As new data from the U.S. Energy Information Administration (EIA) show, the race is on to add new domestic natural gas transmission pipeline and storage capacity. Surging production from inland shale gas and tight sand basins is contributing to this demand for new capacity.
"Shale gas is creating a big stress on the U.S. pipeline spider web," said Chris Faulkner, CEO of Breitling Oil and Gas. The Dallas-based exploration and production company operates in the Haynesville, Eagle Ford, Marcellus and Granite Wash shale plays.
"With shale gas impacting supply as a 47-percent component by 2035, I believe the current state of the pipelines coming down to the Gulf Coast is at an extreme crossroads."
John Hopper, President and CEO of Houston-based Peregrine Midstream Partners LLC, describes the current state of natural gas processing and transportation capacity from inland shale plays to the Gulf Coast as "frenetic."
"[There are] lots of midstream companies vying to provide gathering, processing and transportation in and out of the various shale plays to get gas and NGLs [natural gas liquids] to market," Hopper explained.
"NGL -- and to a lesser extent gas pipeline -- take-away capacity is of concern to wet gas producers," added Hopper. "So is crude oil take-away capacity for landlocked plays like the Bakken and Niobara."
Hopper, whose company recently began gas injections at its new Ryckman Creek storage facility in southwestern Wyoming, added that the Gulf Coast's gas storage network is relatively well-equipped to handle demand.
"There appears to be plenty of gas storage capacity in the Gulf Coast area," Hopper said. In contrast, he noted that Peregrine's focus area – the Rockies – is one region that is under-supplied with gas storage capacity.
"We are building gas storage capacity at strategic gas pipeline hubs like our Ryckman Creek gas storage facility that serves the Opal Hub in the western Rockies," Hopper noted.
"Since we are located at a very active and highly liquid gas pipeline hub, we can provide gas storage services to a myriad of shippers that have gas moving into and out of those hubs, no matter where their gas is produced from or what markets they are trying to access that are connected to those hubs."
Faulkner, meanwhile, would like to see more Gulf Coast storage capacity. He is particularly pleased that Sempra has received federal authorization to proceed with its LA Storage Development project in Southwest Louisiana.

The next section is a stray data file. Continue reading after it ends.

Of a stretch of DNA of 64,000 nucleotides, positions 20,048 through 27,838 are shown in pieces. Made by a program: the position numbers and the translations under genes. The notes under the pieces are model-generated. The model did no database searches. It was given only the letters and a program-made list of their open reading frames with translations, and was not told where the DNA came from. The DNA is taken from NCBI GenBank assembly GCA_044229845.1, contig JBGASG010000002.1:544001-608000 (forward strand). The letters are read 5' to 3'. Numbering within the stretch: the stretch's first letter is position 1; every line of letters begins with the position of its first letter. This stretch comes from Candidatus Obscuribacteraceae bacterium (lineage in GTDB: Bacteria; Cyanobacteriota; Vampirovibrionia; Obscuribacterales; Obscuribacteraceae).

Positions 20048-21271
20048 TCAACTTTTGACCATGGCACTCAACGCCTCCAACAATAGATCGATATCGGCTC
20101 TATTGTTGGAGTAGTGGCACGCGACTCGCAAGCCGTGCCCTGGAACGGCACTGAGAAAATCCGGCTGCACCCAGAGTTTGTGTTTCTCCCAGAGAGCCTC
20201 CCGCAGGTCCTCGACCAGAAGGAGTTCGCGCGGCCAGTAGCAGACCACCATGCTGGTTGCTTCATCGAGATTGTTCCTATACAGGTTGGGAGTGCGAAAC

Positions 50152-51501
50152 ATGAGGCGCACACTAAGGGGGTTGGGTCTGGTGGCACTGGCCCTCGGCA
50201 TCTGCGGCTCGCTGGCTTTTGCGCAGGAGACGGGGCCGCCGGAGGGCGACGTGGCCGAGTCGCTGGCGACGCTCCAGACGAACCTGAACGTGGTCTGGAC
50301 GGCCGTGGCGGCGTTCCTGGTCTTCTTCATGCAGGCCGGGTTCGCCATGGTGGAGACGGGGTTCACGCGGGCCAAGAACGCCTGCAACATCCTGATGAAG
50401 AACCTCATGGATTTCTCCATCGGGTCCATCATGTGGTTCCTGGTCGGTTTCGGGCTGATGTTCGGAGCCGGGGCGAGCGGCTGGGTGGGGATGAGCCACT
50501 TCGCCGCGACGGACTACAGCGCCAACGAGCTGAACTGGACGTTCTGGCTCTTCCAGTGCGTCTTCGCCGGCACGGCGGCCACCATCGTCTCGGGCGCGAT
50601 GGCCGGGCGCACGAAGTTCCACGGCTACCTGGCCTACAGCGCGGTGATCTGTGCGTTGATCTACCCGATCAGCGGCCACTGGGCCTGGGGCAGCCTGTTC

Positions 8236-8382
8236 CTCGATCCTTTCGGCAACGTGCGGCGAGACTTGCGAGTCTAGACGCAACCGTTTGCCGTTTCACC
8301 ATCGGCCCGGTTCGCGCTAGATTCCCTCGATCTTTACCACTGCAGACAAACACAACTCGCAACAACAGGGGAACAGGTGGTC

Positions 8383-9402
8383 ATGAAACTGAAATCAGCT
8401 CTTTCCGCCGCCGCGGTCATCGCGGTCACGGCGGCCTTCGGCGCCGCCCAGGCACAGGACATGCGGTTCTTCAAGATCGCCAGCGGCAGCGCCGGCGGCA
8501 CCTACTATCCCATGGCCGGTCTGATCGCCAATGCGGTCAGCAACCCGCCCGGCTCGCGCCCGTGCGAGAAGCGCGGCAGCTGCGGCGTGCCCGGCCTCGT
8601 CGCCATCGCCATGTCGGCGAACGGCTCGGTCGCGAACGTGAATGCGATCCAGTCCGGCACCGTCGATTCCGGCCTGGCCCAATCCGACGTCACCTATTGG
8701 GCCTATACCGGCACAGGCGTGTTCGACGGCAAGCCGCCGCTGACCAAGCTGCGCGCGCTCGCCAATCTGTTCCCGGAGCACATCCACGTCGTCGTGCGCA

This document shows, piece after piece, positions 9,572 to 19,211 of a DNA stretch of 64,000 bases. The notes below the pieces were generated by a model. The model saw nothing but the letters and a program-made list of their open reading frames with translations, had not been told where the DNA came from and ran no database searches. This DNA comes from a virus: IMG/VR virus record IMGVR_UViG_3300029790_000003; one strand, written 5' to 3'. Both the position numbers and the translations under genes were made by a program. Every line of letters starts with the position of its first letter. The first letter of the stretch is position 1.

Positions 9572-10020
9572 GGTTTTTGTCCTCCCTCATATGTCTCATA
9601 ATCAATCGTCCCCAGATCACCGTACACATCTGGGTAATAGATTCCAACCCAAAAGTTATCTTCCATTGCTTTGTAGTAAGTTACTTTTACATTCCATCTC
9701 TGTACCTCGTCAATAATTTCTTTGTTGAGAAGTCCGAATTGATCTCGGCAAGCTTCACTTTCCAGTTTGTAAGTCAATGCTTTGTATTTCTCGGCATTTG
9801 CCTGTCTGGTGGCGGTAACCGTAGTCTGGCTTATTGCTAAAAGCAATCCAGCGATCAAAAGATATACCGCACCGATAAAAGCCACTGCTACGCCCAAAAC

"I am encouraged by what I am seeing down in Louisiana in the newly FERC [Federal Energy Regulatory Commission]-approved construction of four natural gas caverns in Cameron Parish near Hackberry," said Faulkner. "When completed, this project will provide approximately 24 billion cubic feet of natural gas storage capacity and interconnect with the mainline of Cameron Interstate Pipeline."
Sempra's 42-inch-diamter, 36-mile-long Cameron Interstate Pipeline links the company's Cameron LNG terminal to four major interstate pipelines that carry natural gas to markets in the Midwest, Northeast and Southeast. Although Cameron LNG is presently an import terminal, Sempra is working to secure FERC permits to build three liquefaction trains at the site.
For Faulkner and others with exploration and production companies active in shale gas plays, the prospect of LNG exports from Cameron, Cheniere's Sabine Pass and other Gulf Coast terminals is cause for optimism. Faulkner predicts exporting LNG from the U.S. would place some upward pressure on slumping natural gas prices and perhaps rekindle the industry's interest in new dry gas wells.
"I think the biggest impact LNG exports will have in the near term will be on NatGas commodity pricing," Faulkner said, adding that he would expect only a "modest upward impact" on prices.
"We have seen a heavily depressed gas price here in the U.S. for 18-plus months and I foresee a flat near-term future until we can dump some of this supply glut, and I feel that LNG exports may be our quickest fix."
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